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CHARLES H. JOHNSON v. COMMONWEALTH PENNSYLVANIA (02/19/86)

COMMONWEALTH COURT OF PENNSYLVANIA


decided: February 19, 1986.

CHARLES H. JOHNSON, PETITIONER
v.
COMMONWEALTH OF PENNSYLVANIA, UNEMPLOYMENT COMPENSATION BOARD OF REVIEW, RESPONDENT

Appeal from the Order of the Unemployment Compensation Board of Review in case of In Re: Claim of Charles H. Johnson, No. B-228017.

COUNSEL

Samuel J. Davis, for petitioner.

Charles D. Donahue, Associate Counsel, with him, Charles G. Hasson, Acting Deputy Chief Counsel, for respondent.

President Judge Crumlish, Jr., Judge Rogers, and Senior Judge Kalish, sitting as a panel of three. Opinion by Judge Rogers. Senior Judge Kalish concurs in the result only. Dissenting Opinion by President Judge Crumlish Jr.

Author: Rogers

[ 95 Pa. Commw. Page 184]

This is the appeal of Charles H. Johnson (claimant) from an order of the Unemployment Compensation Board of Review (board) upholding a referee's decision denying the claimant benefits because he was

[ 95 Pa. Commw. Page 185]

    engaged in self-employment,*fn1 and establishing a fault overpayment.*fn2

The referee made the following findings of fact:

1. For purposes of this appeal, the claimant was last employed by Stop and Go Food Store as a manager at a weekly salary of $340, and he last worked in August 1982.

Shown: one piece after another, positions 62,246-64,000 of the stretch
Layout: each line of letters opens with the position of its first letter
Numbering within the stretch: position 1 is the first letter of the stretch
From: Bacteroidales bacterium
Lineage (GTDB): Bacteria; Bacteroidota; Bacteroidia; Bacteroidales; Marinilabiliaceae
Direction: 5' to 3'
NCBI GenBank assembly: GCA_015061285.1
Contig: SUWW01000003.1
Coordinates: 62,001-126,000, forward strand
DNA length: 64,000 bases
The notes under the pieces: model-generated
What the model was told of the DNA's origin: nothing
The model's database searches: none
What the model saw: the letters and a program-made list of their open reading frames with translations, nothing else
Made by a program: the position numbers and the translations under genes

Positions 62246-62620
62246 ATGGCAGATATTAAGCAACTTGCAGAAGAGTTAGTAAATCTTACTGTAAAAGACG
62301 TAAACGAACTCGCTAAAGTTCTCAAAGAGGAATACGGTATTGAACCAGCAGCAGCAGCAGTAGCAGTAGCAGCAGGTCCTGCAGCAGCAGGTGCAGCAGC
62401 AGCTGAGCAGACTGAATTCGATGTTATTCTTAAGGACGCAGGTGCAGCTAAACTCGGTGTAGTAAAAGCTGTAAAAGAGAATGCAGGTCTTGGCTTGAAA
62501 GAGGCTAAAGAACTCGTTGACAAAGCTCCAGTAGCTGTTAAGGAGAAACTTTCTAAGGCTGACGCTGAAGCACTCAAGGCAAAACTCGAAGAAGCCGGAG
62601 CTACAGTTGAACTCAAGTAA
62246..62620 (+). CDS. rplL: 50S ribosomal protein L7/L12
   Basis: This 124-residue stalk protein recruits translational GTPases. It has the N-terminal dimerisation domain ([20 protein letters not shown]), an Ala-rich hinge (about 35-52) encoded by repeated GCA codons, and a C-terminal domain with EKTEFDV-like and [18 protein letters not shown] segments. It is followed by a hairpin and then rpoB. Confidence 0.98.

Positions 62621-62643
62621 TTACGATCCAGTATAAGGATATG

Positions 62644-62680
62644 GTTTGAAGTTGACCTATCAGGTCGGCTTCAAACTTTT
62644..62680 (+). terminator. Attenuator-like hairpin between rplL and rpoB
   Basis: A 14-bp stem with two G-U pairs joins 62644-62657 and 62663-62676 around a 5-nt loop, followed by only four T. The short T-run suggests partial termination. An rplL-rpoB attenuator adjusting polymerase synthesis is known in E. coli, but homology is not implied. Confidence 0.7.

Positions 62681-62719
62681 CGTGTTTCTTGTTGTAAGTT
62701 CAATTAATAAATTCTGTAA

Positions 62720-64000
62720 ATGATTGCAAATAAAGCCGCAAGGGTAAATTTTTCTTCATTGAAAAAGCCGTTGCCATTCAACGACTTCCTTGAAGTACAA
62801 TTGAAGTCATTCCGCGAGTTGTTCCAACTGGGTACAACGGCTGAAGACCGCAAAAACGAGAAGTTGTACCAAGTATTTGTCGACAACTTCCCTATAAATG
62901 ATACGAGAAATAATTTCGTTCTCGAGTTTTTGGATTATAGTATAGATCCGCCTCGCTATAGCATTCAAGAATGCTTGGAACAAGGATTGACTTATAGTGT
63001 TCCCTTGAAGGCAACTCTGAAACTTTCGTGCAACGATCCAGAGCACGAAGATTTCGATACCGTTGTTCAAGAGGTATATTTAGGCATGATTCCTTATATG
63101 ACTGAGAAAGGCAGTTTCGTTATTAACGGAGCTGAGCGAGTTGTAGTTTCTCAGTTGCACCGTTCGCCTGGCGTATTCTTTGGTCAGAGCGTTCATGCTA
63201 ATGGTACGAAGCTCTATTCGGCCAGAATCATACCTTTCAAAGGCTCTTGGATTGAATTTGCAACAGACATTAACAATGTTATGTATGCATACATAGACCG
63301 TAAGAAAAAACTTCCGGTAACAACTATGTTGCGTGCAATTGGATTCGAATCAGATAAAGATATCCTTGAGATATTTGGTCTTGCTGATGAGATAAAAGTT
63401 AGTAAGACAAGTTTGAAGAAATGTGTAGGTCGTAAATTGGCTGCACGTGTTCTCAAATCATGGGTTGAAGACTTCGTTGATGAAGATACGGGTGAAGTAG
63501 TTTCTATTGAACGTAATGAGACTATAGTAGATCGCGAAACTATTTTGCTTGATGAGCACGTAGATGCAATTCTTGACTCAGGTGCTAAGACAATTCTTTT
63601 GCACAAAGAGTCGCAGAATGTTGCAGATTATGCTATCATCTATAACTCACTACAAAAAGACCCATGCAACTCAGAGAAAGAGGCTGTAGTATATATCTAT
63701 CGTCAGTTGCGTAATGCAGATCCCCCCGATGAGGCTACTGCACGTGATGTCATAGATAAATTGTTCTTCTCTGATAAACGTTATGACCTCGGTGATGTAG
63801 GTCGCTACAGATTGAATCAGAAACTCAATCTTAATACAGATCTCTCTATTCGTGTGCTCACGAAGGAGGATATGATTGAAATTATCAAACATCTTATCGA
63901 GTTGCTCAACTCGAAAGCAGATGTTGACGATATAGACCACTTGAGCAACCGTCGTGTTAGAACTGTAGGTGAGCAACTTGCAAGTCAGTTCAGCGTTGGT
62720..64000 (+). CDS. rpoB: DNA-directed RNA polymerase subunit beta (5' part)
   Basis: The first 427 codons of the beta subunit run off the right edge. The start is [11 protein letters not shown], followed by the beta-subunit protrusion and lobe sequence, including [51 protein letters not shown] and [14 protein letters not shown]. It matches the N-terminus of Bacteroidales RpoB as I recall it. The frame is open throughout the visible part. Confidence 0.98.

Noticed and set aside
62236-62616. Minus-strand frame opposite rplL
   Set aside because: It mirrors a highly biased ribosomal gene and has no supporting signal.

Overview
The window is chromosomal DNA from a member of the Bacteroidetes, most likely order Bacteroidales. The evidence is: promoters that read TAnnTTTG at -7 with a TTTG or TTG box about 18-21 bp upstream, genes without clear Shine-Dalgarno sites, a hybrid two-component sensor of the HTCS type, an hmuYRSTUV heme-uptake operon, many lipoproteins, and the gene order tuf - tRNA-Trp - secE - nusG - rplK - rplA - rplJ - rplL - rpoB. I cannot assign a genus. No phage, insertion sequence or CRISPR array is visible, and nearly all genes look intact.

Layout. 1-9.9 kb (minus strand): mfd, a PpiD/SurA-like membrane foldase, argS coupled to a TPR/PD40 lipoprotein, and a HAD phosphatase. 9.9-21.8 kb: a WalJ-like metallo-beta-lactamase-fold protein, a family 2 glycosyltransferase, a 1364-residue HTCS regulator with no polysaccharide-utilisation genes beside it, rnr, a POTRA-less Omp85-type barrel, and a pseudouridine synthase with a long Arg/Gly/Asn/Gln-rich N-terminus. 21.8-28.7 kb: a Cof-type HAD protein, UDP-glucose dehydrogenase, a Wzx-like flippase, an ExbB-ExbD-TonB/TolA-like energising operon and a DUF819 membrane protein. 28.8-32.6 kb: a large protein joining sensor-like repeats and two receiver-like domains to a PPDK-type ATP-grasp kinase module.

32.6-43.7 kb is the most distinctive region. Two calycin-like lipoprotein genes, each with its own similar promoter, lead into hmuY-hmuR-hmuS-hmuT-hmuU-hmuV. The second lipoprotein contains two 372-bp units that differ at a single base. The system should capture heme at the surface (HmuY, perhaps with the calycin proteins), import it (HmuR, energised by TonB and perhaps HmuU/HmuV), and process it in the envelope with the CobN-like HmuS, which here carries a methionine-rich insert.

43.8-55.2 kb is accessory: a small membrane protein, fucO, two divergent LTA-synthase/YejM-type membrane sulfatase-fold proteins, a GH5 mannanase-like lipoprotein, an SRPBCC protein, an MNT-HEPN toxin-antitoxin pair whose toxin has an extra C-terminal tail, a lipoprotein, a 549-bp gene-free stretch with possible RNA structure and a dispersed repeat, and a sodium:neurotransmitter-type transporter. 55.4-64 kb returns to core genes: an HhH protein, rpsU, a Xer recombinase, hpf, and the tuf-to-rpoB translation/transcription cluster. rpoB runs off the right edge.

2. A license to operate a public eating and drinking place known as the Junction House Cafe was issued to the claimant and Larry Mikesell, and the claimant signed the license on November 10, 1982.

3. Mr. Larry Mikesell is employed elsewhere, and the claimant was in charge of the day to day operations of the business.

4. The claimant signed all payroll checks, paid utilities, rent, made bank deposits, issued checks for the lottery license, purchased supplies, paid for equipment repairs, and paid the wage tax on employees.

5. The claimant exercised a substantial degree of control over the business.

6. The payroll records do not indicate any payment to the claimant for services rendered.

[ 95 Pa. Commw. Page 1867]

. The claimant was self-employed during the period at issue.

8. The claimant received benefits improperly as a result of his failure to disclose that he was self-employed.

The claimant asserts that he was not self-employed during the period in question. Evidence was received at the referee's hearing to the effect that the claimant was named a permittee on the municipal license given for the operation of the Junction House; that the claimant had authority and did pay the bills on business checks; that the claimant signed all payroll checks; that claimant made all bank deposits; that claimant used his own personal accounts in connection with the cafe; and that claimant purchased supplies. The claimant agreed at the hearing that he spent a lot of time at the cafe during the time he was receiving unemployment compensation. This evidence supports the findings made and the conclusions reached by the referee.